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Tocilizumab and Methotrexate Yield Similar Long-Term Success for Early RA

Key clinical point: Disease activity scores were not significantly different in the long term (5 years) between early rheumatoid arthritis (RA) patients given tocilizumab with and without methotrexate.

Major finding: During the active study period (years 1 and 2), the average disease activity score in 28 joints (DAS28) was lower for patients given tocilizumab, compared with methotrexate, but these differences did not persist through the follow-up period.

Study details: The data come from a randomized trial of 226 adults with early RA who completed a 3-year post-trial follow-up.

Disclosures: The study was supported by Roche Nederland BV and several coauthors are employees or disclosed support from Roche. Lead author Dr. Verhoeven had no financial conflicts to disclose.

Citation:

Verhoeven MMA. Rheumatology. 2019 Dec 20. doi: 10.1093/rheumatology/kez602

Commentary:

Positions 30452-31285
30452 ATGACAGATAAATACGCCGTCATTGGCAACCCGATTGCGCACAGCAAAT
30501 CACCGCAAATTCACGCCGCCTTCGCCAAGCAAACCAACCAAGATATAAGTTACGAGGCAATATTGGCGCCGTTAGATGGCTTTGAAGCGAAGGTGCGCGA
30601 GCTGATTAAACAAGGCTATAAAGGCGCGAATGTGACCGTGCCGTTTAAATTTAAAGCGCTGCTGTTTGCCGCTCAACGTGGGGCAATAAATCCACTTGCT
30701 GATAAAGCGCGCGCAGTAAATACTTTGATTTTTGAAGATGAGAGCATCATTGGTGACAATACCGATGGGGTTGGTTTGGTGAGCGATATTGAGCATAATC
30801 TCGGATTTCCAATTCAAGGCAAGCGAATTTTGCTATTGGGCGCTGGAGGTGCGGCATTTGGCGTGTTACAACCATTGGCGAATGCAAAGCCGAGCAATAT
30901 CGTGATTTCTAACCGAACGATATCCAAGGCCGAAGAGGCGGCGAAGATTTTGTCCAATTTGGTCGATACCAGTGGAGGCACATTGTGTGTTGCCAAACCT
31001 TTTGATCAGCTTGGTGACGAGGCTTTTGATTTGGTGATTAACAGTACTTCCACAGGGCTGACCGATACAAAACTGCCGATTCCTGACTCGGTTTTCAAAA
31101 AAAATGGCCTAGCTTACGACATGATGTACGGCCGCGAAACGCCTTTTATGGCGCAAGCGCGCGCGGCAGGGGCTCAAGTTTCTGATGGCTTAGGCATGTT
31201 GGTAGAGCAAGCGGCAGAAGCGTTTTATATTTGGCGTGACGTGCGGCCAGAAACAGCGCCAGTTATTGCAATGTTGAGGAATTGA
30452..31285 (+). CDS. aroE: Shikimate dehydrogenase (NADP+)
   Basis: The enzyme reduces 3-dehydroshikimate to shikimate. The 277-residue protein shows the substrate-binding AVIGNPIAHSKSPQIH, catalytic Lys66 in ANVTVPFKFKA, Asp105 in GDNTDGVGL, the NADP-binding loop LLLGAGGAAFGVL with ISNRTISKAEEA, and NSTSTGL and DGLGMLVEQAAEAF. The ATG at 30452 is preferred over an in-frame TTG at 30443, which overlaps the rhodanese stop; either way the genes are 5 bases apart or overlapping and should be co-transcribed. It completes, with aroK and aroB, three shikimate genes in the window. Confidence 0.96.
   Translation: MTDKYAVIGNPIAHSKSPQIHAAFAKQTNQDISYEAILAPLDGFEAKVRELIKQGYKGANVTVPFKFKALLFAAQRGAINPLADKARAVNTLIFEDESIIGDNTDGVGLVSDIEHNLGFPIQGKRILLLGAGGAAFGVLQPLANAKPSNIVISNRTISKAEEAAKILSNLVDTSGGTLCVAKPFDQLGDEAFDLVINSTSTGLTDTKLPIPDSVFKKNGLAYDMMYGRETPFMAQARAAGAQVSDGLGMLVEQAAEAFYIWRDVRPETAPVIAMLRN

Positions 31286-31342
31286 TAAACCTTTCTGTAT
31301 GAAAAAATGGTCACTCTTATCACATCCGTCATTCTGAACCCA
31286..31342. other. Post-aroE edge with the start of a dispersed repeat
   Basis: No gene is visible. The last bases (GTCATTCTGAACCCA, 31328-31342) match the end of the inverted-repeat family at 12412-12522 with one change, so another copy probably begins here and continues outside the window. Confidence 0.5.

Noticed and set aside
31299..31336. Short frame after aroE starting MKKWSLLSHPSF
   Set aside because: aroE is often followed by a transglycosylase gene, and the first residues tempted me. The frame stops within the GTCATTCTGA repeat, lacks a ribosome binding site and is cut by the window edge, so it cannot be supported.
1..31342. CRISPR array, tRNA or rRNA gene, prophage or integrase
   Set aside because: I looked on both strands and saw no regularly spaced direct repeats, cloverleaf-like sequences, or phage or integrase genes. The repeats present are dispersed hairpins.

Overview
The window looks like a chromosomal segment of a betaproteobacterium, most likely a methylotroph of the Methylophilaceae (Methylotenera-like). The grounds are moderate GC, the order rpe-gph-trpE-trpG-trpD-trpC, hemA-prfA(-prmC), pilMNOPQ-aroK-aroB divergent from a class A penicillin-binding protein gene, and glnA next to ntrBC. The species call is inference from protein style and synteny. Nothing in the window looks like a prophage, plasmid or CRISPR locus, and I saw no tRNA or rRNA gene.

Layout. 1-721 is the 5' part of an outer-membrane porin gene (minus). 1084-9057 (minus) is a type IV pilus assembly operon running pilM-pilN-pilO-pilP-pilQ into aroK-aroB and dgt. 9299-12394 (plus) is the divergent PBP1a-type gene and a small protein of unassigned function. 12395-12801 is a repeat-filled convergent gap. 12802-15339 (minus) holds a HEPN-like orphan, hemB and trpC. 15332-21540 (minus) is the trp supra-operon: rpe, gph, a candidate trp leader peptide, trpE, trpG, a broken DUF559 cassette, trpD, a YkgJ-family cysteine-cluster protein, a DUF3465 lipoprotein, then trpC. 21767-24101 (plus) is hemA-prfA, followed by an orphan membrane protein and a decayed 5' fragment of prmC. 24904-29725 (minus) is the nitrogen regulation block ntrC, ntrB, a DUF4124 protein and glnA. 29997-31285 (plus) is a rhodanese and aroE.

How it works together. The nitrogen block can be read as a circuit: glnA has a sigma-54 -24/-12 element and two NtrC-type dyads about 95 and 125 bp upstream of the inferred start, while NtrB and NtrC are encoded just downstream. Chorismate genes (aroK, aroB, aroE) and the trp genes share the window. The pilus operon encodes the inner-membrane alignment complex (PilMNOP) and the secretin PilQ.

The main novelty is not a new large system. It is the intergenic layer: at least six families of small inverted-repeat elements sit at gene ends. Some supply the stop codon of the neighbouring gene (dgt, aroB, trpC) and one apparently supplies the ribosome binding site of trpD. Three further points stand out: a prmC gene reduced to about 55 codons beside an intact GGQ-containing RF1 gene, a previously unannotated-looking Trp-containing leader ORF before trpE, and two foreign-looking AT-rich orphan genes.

This study, funded by Roche NL, looked at long-term follow-up of an earlier trial, U-Act-Early, which showed a benefit for tocilizumab and tocilizumab + methotrexate over methotrexate in RA patients who were naive to DMARDs. That study used a treat-to-target strategy with an endpoint of sustained remission at 2 years. The current study is a 3 year follow-up with the primary endpoint being DAS28 score. Interestingly, the early benefit of tocilizumab was not persistent, and the three groups were similar over the course of the study in terms of DAS28 scores and few patients had radiographic progression. The reason for the loss of sustained difference is unclear; the authors suggest it is related to a lack of clarity in de-escalation strategy for tocilizumab. The study may not be generalizable to all RA populations as physicians predominantly used tocilizumab as the biologic DMARD (bDMARD) for all groups; only 8-10% of each group ended up on a different bDMARD such as an anti-TNF agent. The current study does not support early use of tocilizumab in DMARD-naive RA patients in order to reach sustained remission long-term, despite the promising results of the previous trial.—Arundathi Jayatilleke, MD